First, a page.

Local Darts Player Out Of Competition Due To “Pint Elbow”
WATERFORD city darts professional Damien ‘The Double’ Lyons has announced today that he will be out of the game for the next 6 months due to what doctors are calling “pint elbow” – a condition in which the outer part of the elbow becomes sore and tender at the lateral epicondyle from the excessive downing of pints.
Lyons, who has won dozens of major Irish darts competitions over the past 24 years, first complained of a pain in his elbow last month at the Irish open, forcing him out of the competition during the early stages.
“It’s not something you would imagine happening to you,” he opened up for the first time since bowing out, “you’d hear stories about pint elbow, but never met anyone who actually got it… until now”.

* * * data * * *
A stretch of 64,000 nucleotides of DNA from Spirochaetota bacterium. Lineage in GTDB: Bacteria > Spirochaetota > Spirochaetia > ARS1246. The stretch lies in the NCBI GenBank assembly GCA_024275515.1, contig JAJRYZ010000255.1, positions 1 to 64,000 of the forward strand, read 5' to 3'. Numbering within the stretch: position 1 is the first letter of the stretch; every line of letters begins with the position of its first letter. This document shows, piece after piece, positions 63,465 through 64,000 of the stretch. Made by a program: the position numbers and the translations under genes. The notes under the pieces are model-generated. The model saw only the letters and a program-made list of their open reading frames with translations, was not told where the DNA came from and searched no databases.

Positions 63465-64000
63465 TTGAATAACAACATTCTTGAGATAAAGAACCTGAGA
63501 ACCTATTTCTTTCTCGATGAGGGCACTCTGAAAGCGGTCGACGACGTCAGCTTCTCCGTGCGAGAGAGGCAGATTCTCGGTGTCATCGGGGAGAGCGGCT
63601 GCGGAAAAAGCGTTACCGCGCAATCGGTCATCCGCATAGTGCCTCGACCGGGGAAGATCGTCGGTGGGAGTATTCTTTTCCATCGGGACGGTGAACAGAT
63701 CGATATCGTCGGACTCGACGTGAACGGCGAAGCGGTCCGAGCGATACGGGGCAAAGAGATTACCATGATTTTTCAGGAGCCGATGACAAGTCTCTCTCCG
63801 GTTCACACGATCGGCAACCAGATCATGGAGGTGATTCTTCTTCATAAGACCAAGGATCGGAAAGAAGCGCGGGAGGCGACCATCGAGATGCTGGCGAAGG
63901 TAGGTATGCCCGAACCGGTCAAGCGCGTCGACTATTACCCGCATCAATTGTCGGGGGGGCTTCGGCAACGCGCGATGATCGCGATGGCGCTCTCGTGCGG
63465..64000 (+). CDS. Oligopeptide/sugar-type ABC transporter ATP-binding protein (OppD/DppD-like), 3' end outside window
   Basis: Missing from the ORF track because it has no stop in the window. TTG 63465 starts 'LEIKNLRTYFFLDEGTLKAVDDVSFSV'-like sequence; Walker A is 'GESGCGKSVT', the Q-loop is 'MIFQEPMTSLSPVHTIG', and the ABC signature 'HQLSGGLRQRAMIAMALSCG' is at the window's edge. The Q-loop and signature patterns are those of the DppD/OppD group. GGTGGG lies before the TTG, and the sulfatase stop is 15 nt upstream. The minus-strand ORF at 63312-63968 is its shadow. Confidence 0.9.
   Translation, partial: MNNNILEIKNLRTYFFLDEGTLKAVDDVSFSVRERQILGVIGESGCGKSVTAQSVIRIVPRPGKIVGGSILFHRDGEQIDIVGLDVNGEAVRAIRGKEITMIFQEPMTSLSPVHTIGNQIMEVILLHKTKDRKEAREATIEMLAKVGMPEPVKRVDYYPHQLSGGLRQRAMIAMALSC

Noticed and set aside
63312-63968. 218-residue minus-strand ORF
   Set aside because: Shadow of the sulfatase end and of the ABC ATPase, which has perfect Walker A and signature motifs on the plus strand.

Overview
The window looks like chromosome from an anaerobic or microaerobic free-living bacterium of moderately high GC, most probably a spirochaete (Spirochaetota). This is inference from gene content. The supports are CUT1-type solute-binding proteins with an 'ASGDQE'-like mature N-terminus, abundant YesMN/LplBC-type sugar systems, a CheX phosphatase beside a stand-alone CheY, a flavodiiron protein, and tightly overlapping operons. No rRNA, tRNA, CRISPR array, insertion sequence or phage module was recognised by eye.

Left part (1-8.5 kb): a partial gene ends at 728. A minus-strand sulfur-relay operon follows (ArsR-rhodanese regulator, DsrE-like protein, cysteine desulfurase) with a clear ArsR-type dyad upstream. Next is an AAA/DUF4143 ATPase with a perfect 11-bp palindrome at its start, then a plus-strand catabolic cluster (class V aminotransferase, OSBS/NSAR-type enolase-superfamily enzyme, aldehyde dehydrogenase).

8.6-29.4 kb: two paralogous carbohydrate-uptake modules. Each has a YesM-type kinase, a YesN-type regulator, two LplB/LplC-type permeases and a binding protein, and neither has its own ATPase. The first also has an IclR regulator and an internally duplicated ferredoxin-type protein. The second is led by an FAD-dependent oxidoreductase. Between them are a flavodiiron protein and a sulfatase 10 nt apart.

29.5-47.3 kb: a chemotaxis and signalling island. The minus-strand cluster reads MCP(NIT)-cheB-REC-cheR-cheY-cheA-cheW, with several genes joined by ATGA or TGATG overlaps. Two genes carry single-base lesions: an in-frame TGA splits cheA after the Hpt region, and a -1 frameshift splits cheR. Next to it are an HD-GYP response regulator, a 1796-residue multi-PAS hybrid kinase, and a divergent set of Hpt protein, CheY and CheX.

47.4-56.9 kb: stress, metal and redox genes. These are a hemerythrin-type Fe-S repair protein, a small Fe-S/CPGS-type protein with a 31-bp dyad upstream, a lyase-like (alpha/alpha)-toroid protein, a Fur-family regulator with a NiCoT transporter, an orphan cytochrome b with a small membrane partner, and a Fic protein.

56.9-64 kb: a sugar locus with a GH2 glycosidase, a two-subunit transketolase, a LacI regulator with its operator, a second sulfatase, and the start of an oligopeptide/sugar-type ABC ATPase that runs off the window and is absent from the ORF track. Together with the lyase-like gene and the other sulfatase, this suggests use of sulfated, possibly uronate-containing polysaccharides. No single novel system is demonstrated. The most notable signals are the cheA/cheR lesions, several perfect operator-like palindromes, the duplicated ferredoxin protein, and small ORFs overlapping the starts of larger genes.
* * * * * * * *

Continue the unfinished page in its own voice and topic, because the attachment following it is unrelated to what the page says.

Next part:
Following a series of tests, x-rays and MRI’s, Lyons was finally told by doctors on Friday that he had full scale pint elbow and that if he didn’t rest his pint arm he may never be able to play darts again.
“Darts is my life, and drinking pints go hand-in-hand with playing; if I can’t drink, I can’t play,” the now emotional 38-year-old explains, “the doctors suggested using a straw to drink from the pint glass, but can you imagine a darts player walking onto the competition with a fecking straw in a pint? I’d be laughed off the stage and called a big pansy”.
Since contracting pint elbow, Lyons claims that his fellow dart peers have all but abandoned him over fears the condition may be contagious.
“There’s a lot of stigma attached to pint elbow and I can understand how some of the lads may want to keep away from me,” he added, now caressing his box of darts on the table in a reminiscing manner, “players need to be educated on pint elbow and know how to prevent it from happening. It’s not contagious, just very debilitating. More should be done in the sport to highlight the condition”.
Specialists believe ‘The Double’ Lyons may have to learn to use his other hand to drink pints,that could take several years to perfect and be allowed back into the darts league.
“It’s like learning to walk again,” Lyons concluded.